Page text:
Approval sought for £9m school

A digital impression of the planned Henry Bloom Noble School

A digital impression of the planned Henry Bloom Noble School

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Education chiefs are seeking planning permission for a new primary school on part of the former Noble’s Hospital site, in Douglas.

The £9.8m Henry Bloom Noble Primary School will replace the ageing Ballacloan Infants’ School and Fairfield Junior School buildings.

Education Minister Tim Crookall MHK will seek approval for the £9.8m at next month’s Tynwald sitting.

‘This is a significant investment in education for that part of Douglas and will replace two ageing schools which have limited facilities and no opportunity for expansion, because of their location, with a building that offers 21st century opportunities for indoor and outdoor learning,’ he said.

The new school is to be two-form entry, with 14 classrooms.

The scheme includes a special needs unit.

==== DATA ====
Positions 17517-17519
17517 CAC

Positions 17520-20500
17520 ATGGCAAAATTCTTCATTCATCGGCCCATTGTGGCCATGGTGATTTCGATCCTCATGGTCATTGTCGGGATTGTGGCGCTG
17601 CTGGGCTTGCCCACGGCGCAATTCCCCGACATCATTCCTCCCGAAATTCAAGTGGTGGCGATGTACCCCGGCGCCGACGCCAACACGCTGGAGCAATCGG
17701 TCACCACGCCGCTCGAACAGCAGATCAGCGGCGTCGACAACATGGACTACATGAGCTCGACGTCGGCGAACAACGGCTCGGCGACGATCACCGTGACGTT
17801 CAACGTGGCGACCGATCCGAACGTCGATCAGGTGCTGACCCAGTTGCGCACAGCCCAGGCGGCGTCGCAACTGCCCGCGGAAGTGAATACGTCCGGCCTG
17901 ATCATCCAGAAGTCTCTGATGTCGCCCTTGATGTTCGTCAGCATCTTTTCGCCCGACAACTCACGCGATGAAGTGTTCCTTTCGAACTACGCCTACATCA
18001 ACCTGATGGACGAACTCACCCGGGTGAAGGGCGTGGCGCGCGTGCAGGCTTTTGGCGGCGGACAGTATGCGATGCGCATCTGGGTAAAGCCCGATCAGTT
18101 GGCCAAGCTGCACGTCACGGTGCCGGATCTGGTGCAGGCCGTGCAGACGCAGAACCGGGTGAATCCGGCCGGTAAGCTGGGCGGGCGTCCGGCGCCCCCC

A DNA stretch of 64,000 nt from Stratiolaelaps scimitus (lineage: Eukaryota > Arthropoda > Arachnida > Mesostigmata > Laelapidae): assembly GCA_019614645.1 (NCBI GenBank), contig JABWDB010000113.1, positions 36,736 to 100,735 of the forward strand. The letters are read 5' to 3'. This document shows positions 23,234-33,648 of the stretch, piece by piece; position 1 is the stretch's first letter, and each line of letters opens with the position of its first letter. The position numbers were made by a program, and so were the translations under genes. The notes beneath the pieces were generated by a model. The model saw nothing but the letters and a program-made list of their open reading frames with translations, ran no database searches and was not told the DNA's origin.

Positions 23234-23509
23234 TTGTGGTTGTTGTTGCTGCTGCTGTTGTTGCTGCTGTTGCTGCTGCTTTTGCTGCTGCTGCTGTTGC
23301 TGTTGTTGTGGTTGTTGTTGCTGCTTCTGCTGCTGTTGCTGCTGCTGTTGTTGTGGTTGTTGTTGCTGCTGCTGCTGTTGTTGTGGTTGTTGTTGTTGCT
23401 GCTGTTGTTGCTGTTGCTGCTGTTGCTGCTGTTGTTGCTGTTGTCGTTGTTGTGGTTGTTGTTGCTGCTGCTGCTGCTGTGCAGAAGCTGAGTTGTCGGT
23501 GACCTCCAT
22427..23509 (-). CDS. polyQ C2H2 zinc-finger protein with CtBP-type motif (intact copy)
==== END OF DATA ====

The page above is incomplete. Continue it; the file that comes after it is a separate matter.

There will be excellent sporting facilities for school and community use, with a two-court, multi-purpose sports hall and changing facilities.

External features will include hard play areas, an artificial sports pitch and a grass pitch.

With Tynwald’s approval, work has already taken place to partially clear the site.

A ward block is being retained and would be converted to form part of the new school, providing classroom accommodation over two levels.

Parents and the wider community had the chance to shape the plans when they went on display at Fairfield Junior last summer.

The school is due to open its doors to pupils in September 2016.

Ballacloan and Fairfield, have been known as Henry Bloom Noble Primary School since the start of term.

Following the retirement of Ballacloan head teacher Jill Gill at Easter following 43 years in education, both sites now have the same head teacher, Ian Walmsley and deputy head Jo McCabe.

The plans are due to be submitted to government planners over the next couple of weeks.

Mr Crookall said the future was unknown for the Ballacloan site, in Demesne Road, or Fairfield site, in Tynwald Street, which he described as being in ‘fairly prime sites’ in Douglas. They would first be offered to other government departments.

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